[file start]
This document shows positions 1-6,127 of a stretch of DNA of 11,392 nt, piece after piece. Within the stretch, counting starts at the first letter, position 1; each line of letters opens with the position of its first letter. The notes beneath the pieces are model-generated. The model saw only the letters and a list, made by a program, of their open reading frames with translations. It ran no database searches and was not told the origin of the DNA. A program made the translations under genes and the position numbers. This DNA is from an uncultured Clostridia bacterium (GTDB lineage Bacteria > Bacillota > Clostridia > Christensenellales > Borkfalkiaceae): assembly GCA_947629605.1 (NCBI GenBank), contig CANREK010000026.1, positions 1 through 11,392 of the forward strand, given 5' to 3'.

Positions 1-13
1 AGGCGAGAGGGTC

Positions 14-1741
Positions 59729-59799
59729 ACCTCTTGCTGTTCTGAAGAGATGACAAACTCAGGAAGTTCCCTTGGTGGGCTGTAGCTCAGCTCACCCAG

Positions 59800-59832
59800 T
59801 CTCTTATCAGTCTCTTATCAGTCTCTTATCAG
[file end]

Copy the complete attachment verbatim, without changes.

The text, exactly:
This document shows positions 1-6,127 of a stretch of DNA of 11,392 nt, piece after piece. Within the stretch, counting starts at the first letter, position 1; each line of letters opens with the position of its first letter. The notes beneath the pieces are model-generated. The model saw only the letters and a list, made by a program, of their open reading frames with translations. It ran no database searches and was not told the origin of the DNA. A program made the translations under genes and the position numbers. This DNA is from an uncultured Clostridia bacterium (GTDB lineage Bacteria > Bacillota > Clostridia > Christensenellales > Borkfalkiaceae): assembly GCA_947629605.1 (NCBI GenBank), contig CANREK010000026.1, positions 1 through 11,392 of the forward strand, given 5' to 3'.

Positions 1-13
1 AGGCGAGAGGGTC

Positions 14-1741
Positions 59729-59799
59729 ACCTCTTGCTGTTCTGAAGAGATGACAAACTCAGGAAGTTCCCTTGGTGGGCTGTAGCTCAGCTCACCCAG

Positions 59800-59832
59800 T
59801 CTCTTATCAGTCTCTTATCAGTCTCTTATCAG